• One impurity of concern to regulators is benzene, which the Q3C guideline classifies as a Class 1 impurity, or a solvent that should be avoided due to its carcinogenic and environmental hazard properties. Per the FDA, “In small amounts over long periods of time, benzene can decrease the formation of blood cells. Long term exposure to benzene through inhalation, oral intake, and skin absorption may result in cancers such as leukemia and other blood disorders.” If the use of benzene is unavoidable, the ICH guidelines recommend that benzene be present at less than two parts per million (2 ppm).
  • Benzene may occur in some products from the degradation of other ingredients, increasing the risk for unintentional contamination. The FDA states that the presence of benzene in many products “may be related to inactive ingredients such as carbomers (thickening agents), isobutane (a spray propellant), or other drug components made from hydrocarbons.” Thus, certain ingredients may warrant scrutiny throughout the life cycle of the drug because of the potential risk of benzene contamination during the manufacture process or through degradation.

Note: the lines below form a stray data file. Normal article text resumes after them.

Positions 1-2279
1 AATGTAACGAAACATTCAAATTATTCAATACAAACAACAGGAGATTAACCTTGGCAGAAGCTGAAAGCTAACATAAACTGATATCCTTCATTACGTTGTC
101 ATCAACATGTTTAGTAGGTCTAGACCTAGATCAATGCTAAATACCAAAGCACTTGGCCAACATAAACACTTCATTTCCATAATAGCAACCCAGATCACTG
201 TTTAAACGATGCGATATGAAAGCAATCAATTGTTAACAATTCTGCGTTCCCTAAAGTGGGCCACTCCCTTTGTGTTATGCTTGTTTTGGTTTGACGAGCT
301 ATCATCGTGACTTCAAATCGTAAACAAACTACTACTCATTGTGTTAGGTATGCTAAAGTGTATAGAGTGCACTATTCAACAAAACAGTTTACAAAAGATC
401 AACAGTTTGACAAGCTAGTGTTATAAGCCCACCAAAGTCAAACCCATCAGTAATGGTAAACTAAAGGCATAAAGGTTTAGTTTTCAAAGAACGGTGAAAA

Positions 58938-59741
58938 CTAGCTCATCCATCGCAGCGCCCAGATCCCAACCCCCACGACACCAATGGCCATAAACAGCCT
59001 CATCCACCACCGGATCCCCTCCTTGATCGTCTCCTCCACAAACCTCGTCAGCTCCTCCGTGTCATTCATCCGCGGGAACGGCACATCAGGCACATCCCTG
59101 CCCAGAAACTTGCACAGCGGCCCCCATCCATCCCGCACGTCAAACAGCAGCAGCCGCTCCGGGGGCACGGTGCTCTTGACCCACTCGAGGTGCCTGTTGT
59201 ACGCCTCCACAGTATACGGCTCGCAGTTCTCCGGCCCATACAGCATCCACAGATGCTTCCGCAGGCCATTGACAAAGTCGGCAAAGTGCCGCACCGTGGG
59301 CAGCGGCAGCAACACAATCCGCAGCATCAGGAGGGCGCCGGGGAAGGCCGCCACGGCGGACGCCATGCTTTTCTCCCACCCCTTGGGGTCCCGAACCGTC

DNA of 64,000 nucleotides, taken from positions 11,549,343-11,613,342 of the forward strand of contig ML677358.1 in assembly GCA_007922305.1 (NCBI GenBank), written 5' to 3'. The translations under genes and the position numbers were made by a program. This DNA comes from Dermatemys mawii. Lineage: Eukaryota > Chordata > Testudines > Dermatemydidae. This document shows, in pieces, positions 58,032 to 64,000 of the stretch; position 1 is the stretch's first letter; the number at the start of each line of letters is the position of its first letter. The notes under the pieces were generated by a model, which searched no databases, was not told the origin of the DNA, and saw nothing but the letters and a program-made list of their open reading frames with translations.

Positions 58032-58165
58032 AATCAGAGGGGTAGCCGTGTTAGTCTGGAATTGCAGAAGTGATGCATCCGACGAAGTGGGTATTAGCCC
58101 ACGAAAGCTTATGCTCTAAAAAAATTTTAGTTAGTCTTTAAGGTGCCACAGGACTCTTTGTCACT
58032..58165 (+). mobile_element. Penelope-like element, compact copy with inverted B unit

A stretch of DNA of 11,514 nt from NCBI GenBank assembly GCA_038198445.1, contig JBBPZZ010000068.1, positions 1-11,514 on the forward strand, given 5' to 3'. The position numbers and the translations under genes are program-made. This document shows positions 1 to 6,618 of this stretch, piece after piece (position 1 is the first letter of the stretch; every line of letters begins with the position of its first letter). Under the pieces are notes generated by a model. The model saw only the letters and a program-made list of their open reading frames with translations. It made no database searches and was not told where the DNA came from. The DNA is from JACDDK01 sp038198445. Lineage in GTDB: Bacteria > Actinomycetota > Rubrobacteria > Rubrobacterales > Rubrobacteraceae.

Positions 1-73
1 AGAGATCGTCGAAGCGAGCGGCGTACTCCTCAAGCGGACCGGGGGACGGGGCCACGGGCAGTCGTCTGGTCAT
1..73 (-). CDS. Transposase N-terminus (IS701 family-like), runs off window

Citizen petitions have raised the alarm regarding benzene in recent years, leading to FDA action

  • Valisure, an analytical pharmacy that first alerted the FDA to concerns associated with nitrosamine impurities, recently set its sights on benzene impurities. The company submitted four separate citizen petitions to the FDA from March 2021 through October 2022 regarding benzene impurities. These citizen petitions alleged the presence of benzene in various consumer products, which ultimately resulted in voluntary recalls of many popular and recognizable products, including hand sanitizers, sunscreen and after-sun care products, antiperspirant and deodorant body sprays, and dry shampoo. [ See AgencyIQ’s in-depth analysis of these petitions here.].